HILO — The rebound in Hilo’s cruise ship tourism industry continues, although it appears to be slowing.
According to numbers provided by the state Department of Transportation, 129 port calls are scheduled for Hilo in the coming year, delivering 284,863 passengers. That represents a projected 4.1 percent increase over the 273,668 passengers booked on voyages to Hilo through the end of this year.
In contrast, this year showed a much larger increase in cruise ship passengers of 26.1 percent over 2011’s total of 217,041.
Despite the slowdown, changes continue to move in the right direction, said Port of Hilo Marine Cargo Specialist Elton Suganuma.
“Honestly, the fact that we’re still steadily increasing is encouraging in the face of the economic downturns that all of us have faced recently,” he said. “When times are hard, one of the first things to go are the luxuries, and the fact that we are continuing to grow and increase over what we’ve had in the past is good.”
Suganuma said improvements to Hilo’s port facilities continue, with plans on the horizon for a fourth pier that will significantly add to its commercial capabilities. Final inspections of the harbor upgrade’s Phase I dredging work was completed in April, he said.
“Right now, we’re really limited by space, and this will give us a whole new aspect of what service we can provide to the maritime industry, as well as the community,” he said.
He added that he continues to accept additional bookings for 2013 and even 2014, so the number of anticipated visitors may grow.
“In fact, today, I did something that I never did before. I spoke with a cruise ship that wants to come here in 2014, and they want to spend overnight. Actually, since August, we’ve also had requests coming in for ships to come in on a Tuesday and leaving on a Wednesday night,” he said.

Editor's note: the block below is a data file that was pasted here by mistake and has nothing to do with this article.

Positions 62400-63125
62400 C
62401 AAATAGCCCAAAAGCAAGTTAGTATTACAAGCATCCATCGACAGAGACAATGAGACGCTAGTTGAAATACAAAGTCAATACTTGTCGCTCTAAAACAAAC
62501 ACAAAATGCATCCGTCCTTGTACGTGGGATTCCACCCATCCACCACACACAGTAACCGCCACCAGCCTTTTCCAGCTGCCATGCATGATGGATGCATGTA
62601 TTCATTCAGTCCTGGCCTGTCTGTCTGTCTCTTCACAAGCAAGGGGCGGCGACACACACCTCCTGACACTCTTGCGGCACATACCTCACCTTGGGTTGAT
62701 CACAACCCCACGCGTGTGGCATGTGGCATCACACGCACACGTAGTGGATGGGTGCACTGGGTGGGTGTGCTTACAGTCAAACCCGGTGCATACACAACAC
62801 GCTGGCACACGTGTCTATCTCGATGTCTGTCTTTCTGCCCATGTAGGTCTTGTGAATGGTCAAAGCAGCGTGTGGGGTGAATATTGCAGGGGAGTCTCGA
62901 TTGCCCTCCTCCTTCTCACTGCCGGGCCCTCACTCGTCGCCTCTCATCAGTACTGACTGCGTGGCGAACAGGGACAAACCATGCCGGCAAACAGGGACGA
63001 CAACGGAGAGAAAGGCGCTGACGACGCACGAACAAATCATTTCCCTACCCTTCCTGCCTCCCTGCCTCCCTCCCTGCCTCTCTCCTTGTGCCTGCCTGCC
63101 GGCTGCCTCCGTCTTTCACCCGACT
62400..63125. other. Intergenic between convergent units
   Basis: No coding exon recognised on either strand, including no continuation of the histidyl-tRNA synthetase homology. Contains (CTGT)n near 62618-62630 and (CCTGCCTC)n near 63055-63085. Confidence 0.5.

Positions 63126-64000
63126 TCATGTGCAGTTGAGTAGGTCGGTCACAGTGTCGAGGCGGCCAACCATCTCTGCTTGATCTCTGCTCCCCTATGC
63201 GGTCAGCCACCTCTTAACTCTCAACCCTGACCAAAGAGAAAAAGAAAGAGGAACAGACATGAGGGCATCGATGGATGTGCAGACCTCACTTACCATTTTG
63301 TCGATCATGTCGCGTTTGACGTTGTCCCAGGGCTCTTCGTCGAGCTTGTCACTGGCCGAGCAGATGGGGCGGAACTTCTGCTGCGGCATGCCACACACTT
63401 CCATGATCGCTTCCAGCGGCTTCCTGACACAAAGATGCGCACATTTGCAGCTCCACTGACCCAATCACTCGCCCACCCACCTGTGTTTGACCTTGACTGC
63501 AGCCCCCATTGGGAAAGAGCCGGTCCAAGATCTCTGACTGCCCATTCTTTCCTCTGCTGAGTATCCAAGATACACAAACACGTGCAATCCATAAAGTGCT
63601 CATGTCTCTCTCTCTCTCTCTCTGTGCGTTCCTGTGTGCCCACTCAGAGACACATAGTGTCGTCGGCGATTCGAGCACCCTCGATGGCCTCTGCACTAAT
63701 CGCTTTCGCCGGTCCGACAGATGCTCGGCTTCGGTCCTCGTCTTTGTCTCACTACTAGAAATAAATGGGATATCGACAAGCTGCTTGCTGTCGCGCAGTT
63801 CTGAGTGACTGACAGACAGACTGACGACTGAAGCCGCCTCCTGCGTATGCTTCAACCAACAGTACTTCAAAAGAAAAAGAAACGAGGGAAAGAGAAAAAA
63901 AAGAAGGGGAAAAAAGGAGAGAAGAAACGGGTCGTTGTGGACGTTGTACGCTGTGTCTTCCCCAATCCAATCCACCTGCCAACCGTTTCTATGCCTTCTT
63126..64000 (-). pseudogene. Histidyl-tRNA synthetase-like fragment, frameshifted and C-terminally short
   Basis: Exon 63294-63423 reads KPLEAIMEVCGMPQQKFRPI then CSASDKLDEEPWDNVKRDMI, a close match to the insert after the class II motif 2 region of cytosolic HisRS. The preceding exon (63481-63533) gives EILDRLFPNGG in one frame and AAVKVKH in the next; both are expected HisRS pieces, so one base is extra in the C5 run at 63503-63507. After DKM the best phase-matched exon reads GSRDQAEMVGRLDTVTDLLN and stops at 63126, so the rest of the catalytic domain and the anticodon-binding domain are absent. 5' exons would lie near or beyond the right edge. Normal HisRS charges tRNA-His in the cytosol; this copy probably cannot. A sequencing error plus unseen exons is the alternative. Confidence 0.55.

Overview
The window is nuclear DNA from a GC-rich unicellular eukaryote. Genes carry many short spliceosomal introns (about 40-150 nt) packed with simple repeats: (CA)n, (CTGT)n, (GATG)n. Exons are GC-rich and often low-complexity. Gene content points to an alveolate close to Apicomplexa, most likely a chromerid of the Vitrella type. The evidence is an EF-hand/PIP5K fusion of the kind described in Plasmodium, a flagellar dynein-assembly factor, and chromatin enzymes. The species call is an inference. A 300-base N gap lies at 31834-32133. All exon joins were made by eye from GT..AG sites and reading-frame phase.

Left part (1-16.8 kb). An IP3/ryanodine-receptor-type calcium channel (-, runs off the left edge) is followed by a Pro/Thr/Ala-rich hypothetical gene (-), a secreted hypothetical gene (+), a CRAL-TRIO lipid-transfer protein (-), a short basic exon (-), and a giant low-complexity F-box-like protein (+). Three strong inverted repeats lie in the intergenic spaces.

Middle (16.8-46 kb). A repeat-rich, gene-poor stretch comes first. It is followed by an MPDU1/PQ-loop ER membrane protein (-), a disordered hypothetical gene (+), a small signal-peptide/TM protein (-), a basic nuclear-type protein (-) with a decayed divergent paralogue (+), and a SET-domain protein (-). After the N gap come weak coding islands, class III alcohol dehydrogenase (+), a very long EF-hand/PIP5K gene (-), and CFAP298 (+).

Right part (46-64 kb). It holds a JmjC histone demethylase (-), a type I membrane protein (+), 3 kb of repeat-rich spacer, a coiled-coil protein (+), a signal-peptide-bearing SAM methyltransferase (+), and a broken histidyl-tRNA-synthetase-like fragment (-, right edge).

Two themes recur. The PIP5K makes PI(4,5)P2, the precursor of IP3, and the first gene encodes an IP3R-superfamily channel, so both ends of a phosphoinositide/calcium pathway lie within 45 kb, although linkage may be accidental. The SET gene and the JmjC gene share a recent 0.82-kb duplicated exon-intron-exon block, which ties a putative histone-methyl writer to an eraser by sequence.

Suganuma said that could bode well for the industry here, with tourists spending more time in town and spending more money at area businesses.
Cruise tourism numbers have been climbing steadily since 2009, following steep declines in 2008 and 2009 brought about by the economic downturn and the loss of Norwegian Cruise Line vessels Pride of Hawaii and Pride of Aloha. In 2007, half a million passengers visited Hilo and spent money here, injecting much-needed tourism dollars into the local economy. But by 2008, that number had been almost halved, to 250,576.
In 2009, the decline continued, albeit at a slower pace, with 205,000 cruise passengers making their way to Hilo.
The increases seen this year were largely due to new ships making calls, including the Disney Wonder. The 965-foot vessel made its first stop here in May, bringing with it a maximum of 2,000 passengers and 1,000 crew.
The 921-foot, 2,250-passenger Pride of America, run by a crew of 900, continues to be Hilo’s most active cruise vessel, making once-a-week stops in Hilo all year long. Next year, it is anticipated to bring in 114,750 visitors, accounting for a little more than 40 percent of all cruise ship passenger traffic to East Hawaii.
Over the last year, area businesses and attractions have noted the uptick in cruise ship passenger traffic and equate it with an overall growth of the visitor economy.
Last week, a spokeswoman with Hawaii Volcanoes National Park said that the park continues to see increases in the number of cruise ship passengers coming to see the volcano.
Meanwhile, a Hawaiiana retail mainstay continues to report growth year over year, thanks in large part to cruise ship traffic.
“Last year, we saw our biggest increase in sales of about 15 percent, a record year,” said Randy Repp, store manager at the Hilo Hattie at Prince Kuhio Mall. “We’re still seeing increases, but not as big as last year. But I see that growing as we continue on. Spending is up, and everything is moving in the right direction.